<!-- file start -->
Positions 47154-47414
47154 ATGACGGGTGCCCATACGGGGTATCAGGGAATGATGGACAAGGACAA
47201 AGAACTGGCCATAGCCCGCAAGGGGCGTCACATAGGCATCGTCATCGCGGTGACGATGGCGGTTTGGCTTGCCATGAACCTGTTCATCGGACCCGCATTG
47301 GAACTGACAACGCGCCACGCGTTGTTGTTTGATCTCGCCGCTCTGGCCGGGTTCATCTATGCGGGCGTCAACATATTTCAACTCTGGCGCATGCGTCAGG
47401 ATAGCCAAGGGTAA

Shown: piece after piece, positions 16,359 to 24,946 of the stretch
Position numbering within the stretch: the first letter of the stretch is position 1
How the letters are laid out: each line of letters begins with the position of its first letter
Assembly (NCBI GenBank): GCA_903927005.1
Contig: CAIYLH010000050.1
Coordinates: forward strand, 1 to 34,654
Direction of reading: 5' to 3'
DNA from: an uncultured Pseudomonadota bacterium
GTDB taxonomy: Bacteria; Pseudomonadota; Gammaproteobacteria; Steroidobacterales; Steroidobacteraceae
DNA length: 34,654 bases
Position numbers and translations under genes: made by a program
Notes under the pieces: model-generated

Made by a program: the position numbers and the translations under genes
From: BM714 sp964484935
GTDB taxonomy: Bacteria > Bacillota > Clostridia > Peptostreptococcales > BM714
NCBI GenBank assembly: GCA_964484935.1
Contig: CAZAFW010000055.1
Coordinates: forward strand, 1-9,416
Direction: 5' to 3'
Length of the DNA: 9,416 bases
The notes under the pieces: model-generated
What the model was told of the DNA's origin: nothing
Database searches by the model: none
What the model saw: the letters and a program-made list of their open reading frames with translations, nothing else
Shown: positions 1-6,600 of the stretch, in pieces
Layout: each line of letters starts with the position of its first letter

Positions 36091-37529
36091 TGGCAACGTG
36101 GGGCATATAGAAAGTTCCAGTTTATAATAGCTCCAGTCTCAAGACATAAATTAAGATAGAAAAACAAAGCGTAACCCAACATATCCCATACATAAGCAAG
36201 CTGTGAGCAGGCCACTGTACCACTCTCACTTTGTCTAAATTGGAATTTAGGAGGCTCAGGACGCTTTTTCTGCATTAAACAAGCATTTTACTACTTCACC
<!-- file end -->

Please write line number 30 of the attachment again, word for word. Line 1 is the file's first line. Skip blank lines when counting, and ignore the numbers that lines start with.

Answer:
Shown: positions 1-6,600 of the stretch, in pieces